EUROPE – Real estate investors in Europe are slowly regaining confidence and plan to increase investment in 2013, but a desire for healthy returns could be reined in by shrinking credit markets, according to a survey.
Union Investment's latest property investment climate study shows a clear upward trend in confidence for Germany, France and the UK for the first time since 2010, with Ireland surprisingly emerging on investors' radars.
In addition to Germany, investors are also anticipating real estate markets in Poland, Turkey and Ireland to emerge stronger from the current cycle.
However, investors still voiced concern that capital requirements for property investment would tighten further as a result of the euro crisis, with 2013 expected to be marked by tough competition in Northern European property markets.
Around 70% of investors expect loan rates to rise, with the threat of higher taxes in France an added burden.
The study involved a representative survey of 165 investment decision-makers in Germany, France and the UK.
Reinhard Kutscher, chairman of the management board at Union Investment Real Estate, said: "In view of the ongoing difficult conditions in the credit markets, it's hardly surprising European investors see little scope for opportunistic investments in their current strategies."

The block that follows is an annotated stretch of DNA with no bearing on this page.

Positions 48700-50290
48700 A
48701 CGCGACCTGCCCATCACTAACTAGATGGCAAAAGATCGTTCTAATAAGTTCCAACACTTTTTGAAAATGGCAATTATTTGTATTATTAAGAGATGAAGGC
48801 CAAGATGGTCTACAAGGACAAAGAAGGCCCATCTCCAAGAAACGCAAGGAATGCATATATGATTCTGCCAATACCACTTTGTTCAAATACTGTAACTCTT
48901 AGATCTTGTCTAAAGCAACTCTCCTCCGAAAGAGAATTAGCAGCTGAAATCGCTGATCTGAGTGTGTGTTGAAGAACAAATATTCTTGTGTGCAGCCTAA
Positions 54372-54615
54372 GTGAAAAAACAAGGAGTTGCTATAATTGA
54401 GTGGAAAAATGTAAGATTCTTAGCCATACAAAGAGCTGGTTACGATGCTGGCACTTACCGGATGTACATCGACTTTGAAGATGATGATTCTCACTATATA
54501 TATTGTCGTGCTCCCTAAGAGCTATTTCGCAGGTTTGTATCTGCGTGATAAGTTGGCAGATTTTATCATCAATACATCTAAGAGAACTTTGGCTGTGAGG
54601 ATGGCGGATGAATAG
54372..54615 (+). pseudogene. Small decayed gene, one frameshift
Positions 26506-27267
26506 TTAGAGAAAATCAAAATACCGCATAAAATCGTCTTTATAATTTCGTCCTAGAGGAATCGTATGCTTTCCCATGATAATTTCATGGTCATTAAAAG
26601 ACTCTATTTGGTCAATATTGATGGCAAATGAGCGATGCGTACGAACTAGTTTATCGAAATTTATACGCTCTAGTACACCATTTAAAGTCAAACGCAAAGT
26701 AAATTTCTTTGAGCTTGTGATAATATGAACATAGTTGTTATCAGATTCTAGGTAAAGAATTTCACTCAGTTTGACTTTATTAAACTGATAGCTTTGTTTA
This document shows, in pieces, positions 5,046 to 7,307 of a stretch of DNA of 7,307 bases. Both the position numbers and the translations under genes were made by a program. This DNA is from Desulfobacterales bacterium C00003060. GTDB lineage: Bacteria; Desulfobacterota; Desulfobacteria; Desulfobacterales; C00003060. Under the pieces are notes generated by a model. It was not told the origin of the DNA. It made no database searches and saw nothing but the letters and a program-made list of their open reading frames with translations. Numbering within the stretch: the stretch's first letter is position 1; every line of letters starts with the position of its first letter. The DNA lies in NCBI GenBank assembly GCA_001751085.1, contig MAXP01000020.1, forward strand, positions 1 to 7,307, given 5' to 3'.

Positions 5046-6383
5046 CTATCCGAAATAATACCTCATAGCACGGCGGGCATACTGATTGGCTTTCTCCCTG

Some 85% of the real estate professionals surveyed believe the euro crisis will lead to an even stronger focus on core products, such as those with long leases, central locations and high-quality assets.
At the same time, a greater appetite for risk appears to be emerging among European investors, hinged on the fact many feel the general economic outlook for Europe has improved somewhat.
Only 30% investors now expect a Europe-wide recession, compared with 42% when the survey was last conducted.
Fears over whether the euro-zone will collapse are dissipating, with only 3% regarding it as a serious possibility, compared with 12% previously.
Investors' focus on core products is particularly noticeable in the German property market.
"Even the spectre of an emerging transfer union in Europe does not appear to be having an effect," said Kutscher.
Almost 90% of German investors are convinced Germany will remain a safe haven even in the event of substantial transfers to the peripheral countries in Southern Europe.